Zone 2

Targeting is a critical element of winning in the federal market. Poor targeting creates many of the problems we discuss on the Contracting Officer Podcast – from miscommunication between buyer and seller, to adversarial debriefs, and yes, even to protests. Regardless of where you sit in the federal buying and selling process, it is critical that you understand the importance of target-ing.

In this cast, we explain how to identify your Ideal Target Market by stitching together into the three elements that make up your Ideal Target Market: your Reachable Market, your Target Market and your Weight Class.

Zone 2 (Market Research) and Zone 3 (RFP Zone)

The second in a 4 part series describing the Acquisition Time Zones in greater detail.  (see Episode 003 for an overview of the  Time Zones) In this episode Kevin and Paul discuss the types of market research the Government uses and what Government and Industry are doing (or should be doing) during this phase of the acquisition cycle.  As always, communication between Government and Industry is stressed to make the process faster and improve results.  (and make it easier on everyone involved!)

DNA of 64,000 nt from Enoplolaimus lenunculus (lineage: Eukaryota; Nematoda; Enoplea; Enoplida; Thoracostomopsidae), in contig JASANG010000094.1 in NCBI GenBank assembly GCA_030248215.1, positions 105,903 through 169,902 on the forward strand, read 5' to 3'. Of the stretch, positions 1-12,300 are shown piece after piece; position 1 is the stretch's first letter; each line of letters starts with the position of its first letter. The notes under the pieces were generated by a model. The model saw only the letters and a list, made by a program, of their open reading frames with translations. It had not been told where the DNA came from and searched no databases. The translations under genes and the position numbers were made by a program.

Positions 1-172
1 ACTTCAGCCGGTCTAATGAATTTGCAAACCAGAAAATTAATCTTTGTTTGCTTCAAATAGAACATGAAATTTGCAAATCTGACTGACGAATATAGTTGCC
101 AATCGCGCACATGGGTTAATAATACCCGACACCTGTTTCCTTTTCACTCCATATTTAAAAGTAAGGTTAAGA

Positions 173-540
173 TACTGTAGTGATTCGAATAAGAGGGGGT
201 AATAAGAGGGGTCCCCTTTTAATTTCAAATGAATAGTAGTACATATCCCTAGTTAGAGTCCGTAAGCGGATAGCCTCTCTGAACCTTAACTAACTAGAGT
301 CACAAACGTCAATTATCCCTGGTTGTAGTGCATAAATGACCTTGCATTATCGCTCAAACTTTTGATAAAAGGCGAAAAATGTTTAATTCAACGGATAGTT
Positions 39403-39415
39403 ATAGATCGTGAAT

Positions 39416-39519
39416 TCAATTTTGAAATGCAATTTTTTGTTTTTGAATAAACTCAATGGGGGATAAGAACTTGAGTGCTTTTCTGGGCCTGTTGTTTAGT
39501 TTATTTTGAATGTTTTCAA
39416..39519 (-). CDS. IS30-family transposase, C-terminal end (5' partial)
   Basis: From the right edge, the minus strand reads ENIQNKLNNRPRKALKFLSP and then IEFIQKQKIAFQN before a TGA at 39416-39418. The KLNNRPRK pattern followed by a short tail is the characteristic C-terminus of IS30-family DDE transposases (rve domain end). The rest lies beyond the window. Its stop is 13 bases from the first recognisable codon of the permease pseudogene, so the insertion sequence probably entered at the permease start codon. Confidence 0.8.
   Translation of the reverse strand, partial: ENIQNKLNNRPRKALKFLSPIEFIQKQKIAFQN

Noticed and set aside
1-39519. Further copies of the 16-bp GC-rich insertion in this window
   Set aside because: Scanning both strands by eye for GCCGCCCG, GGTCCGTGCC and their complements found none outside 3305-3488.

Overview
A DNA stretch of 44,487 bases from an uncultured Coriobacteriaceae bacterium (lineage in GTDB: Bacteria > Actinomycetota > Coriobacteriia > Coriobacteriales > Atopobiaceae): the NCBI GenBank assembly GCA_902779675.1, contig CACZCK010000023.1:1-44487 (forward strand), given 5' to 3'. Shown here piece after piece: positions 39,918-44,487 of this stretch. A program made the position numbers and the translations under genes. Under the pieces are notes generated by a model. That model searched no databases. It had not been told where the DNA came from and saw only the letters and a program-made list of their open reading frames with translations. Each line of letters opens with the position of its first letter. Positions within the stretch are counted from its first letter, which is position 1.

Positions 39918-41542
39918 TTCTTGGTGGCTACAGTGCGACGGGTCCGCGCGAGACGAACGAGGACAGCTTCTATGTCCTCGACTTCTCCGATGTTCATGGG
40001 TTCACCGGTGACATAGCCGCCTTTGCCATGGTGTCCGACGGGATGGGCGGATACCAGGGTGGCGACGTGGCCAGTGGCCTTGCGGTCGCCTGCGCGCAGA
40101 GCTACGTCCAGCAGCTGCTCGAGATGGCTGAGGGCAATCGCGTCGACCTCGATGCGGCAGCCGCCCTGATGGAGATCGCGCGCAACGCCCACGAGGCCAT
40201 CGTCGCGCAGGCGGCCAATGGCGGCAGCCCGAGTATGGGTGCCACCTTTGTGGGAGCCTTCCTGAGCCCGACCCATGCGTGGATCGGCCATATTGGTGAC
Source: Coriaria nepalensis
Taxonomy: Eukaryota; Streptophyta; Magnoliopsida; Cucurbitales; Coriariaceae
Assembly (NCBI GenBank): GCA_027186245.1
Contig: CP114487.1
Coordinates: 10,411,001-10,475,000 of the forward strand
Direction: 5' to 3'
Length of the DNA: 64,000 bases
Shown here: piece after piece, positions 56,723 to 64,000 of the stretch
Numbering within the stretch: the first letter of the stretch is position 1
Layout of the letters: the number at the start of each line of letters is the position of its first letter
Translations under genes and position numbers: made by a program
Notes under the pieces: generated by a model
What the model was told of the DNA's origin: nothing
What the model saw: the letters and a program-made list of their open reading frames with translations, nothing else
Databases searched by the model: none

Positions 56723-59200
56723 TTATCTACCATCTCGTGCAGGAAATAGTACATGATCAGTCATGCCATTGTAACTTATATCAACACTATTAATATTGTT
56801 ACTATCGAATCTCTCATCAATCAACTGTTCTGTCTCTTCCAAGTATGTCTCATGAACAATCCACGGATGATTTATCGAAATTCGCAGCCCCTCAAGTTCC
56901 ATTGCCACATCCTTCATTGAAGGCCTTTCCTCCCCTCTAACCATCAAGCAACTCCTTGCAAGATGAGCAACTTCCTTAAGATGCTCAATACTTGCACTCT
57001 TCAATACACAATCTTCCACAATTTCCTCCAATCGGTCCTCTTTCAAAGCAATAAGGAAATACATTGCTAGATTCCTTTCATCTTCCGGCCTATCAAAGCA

Zone 2 – Market Research Zone

In this cast, we provide an overview of the Request for Information (RFI), the Draft Request for Proposals (DRFP) and the Request for Proposals (RFP). Contracting Officers use all of these in different ways and at different times for a variety of acquisitions. In this cast, we provide some insights from our experience on when and how to best use these tools. We also provide industry with some understanding of when they should, and should not, reply to each. This topic straddles the Market Research Zone and RFP Zone. Since we had a lot to cover, this session ran almost 30-minutes J.